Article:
-Have a neighbor pick up your newspaper each day.
-•Make arrangements to have your grass cut and watered while you are gone.
•Move valuables so not to be seen from windows.
•Have someone pick up flyers and circulars from your doorway.
•Leave your number with a trusted neighbor so that they may contact you should anything be suspicious.

Always report any / all suspicious persons, vehicles, or activity to local law enforcement.
In the event of an emergency, please dial 911.

For more report/ statistics please visit WalletHub:

Winter gardening tips to prepare for Spring

Winter is the best time to plan for the Spring season. Performing maintenance and prepping both your plants and yourself makes for a successful season.

The days are shorter, the wind is cold and plants are dormant. But this is one of the best times to start planning for spring! We should be preparing for another successful season of gardening in winter.

Here are some tips to consider:

• Start by cleaning and sharpening your garden tools so they are ready for spring. Make sure to store your tools indoors to avoid them rusting. Drain garden hoses and store them away to avoid freeze damage. Sharpen hand pruners, loppers, saws, and make sure to oil moving parts.

• Make a note of tools and supplies you will need for the next growing season and get a head start on purchasing them while there are holiday discounts.

• Prepare to prune trees and shrubs during their dormant winter season. Cutting into live tissue during the winter will help prevent the spread of diseases such as fire blight, which is a bacterium that can be spread on pruning tools in warm wet weather.

Removing dead branches in the winter will allow for good wound closure when spring arrives. Make sure you know how to properly prune. Remember, once you cut it off, you can’t glue it back on.

• Scout the landscape for signs of insects and diseases. Look for egg masses on trees and shrubs.

• Plan your vegetable garden for the coming year, keeping in mind the need to rotate crops. Keep a record of your garden plans for each year to see what is growing well and what struggled. Also keep track of varieties of plants you are growing.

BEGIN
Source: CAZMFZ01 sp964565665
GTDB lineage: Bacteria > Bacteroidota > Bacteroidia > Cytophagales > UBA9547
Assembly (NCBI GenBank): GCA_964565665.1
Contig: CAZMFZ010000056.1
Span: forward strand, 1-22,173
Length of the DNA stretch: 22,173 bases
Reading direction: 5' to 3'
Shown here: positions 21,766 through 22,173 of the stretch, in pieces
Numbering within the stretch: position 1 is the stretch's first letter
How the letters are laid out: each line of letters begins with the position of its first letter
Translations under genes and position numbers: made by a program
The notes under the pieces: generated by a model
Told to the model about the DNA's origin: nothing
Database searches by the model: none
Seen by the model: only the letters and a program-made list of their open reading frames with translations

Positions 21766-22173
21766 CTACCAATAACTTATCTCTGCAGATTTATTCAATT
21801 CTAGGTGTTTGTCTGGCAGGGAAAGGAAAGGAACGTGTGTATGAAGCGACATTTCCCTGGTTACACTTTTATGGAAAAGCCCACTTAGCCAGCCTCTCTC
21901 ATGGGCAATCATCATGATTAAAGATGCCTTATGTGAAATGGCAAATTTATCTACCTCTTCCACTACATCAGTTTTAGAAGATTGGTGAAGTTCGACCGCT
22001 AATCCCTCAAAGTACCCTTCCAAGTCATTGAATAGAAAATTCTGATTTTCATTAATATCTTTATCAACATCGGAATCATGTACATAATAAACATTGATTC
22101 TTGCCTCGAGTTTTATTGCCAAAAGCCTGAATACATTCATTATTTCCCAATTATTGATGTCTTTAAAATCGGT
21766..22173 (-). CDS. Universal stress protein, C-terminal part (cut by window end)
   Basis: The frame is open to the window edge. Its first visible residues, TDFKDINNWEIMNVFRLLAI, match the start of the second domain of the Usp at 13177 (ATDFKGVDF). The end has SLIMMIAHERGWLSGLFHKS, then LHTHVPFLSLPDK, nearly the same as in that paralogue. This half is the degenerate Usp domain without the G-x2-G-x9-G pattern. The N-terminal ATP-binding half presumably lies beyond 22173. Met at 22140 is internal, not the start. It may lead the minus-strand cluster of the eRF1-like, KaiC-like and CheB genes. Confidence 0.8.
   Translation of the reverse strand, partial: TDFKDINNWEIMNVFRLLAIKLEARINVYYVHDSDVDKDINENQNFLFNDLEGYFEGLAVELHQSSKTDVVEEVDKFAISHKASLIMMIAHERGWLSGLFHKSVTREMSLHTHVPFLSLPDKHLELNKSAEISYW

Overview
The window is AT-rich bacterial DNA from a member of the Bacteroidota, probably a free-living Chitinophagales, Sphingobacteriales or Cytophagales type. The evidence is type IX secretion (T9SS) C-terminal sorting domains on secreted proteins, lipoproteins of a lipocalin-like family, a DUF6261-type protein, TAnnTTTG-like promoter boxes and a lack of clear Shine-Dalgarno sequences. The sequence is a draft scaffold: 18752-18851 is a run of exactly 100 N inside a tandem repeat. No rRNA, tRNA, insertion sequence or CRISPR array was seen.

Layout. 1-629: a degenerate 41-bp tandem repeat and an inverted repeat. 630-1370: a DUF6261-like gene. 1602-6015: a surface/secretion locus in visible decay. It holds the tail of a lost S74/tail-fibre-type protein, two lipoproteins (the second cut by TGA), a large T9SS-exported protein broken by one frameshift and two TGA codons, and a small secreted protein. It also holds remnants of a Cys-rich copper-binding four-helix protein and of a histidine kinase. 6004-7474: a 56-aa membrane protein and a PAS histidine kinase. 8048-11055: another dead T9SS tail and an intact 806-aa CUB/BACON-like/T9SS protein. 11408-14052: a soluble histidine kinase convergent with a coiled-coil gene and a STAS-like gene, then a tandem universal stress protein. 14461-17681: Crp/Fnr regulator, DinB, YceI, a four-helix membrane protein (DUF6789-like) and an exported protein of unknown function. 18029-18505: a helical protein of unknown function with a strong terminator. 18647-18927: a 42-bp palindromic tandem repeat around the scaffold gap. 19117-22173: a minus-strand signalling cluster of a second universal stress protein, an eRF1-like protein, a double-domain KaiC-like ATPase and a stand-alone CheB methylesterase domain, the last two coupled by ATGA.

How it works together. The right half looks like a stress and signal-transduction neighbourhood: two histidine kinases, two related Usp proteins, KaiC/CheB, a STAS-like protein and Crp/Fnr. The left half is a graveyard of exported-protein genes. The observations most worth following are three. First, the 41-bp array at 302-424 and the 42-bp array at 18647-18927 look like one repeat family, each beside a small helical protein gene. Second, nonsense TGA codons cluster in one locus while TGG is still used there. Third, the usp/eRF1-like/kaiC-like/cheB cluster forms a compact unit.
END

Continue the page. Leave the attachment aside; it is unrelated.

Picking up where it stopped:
• Read seed catalogues to familiarize yourself with new plant varieties and determine which will work for your climate, and site conditions.

•Learn more about gardening by attending Extension…..sponsored workshops or webinars. Yes, you can learn lots sitting at home this winter watching lectures that broadcast live over the internet (webinars) or previously recorded lectures that are archived.

For further information or to find out about different online trainings, contact your local Extension Agent, Rick Thomason at or call at (423)-727-8161.

Source: Gardening Prep during the Cold Winter Months from Penn State Extension Service

Producers now have a new online option

November 28, 2018

Farmers, ranchers and agricultural producers have new online options to access US Department of Agriculture (USDA) programs. Through USDA’s new streamlines process, producers doing business as an individual can now register, track and manage their applications for the Market Facilitation Program (MFP) and 2017 Wildfires Hurricanes Indemnity Program (2017Whip) on the secure and convenient Producers doing business as an individual firest need to sign up for the Level 2 eAuthentication access.

Currently USDA eAuthentication does not have the mechanism to issue accounts to businesses, corporations, other entities or for anyone action on behalf of another individual or entity.

Step 1: Create an online account at

Step 2: Complete identity berification by either using the online self-service identity verification method or by completing the identity verification in-person at your USDA Service Center.

Step 3: You are enrolled.

Step 4: Contact your local USDA Service Center to have your new level 2 account linked with your USDA customer record.

Step 5: You are ready to Log in.

Or go to your local USDA Service Center and our supportive staff will help you sign up for Level 2 Access right in the office! They will get you online so you can create an online account at

You’ll complete identity verification right on the spot. Enrolled Users with a secure Level 2 eAuthentication ID linked to their USDA customer record can apply for select USDA programs, view and print farm maps and farm records data. Enrolling is easy. Visit the site listed above to learn more.

To locate a service center near you or use online services not requiring eAuthentication access, visit For technical assistance, call the eAuthentication help desk at 1-800-457-3642. USDA is an equal opportunity provider, employer, and lender.

JCHS trio support Longhorn football

November 28, 2018

Alexis Allen, Taylor Cox and Tiffany Cox help supply water to the JCHS Longhorns. Photo by Tamas Mondovics.

Johnson County High School students Alexis Allen, 16, is joined by Taylor and Olivia Cox, during a Longhorns home football game earlier this season. The girls were always ready to supply the needed water for the players. The happy and positive- spirited trio, has managed to encourage and serve the program with a smile, and was a valuable part of the Longhorns exceptional winning fall football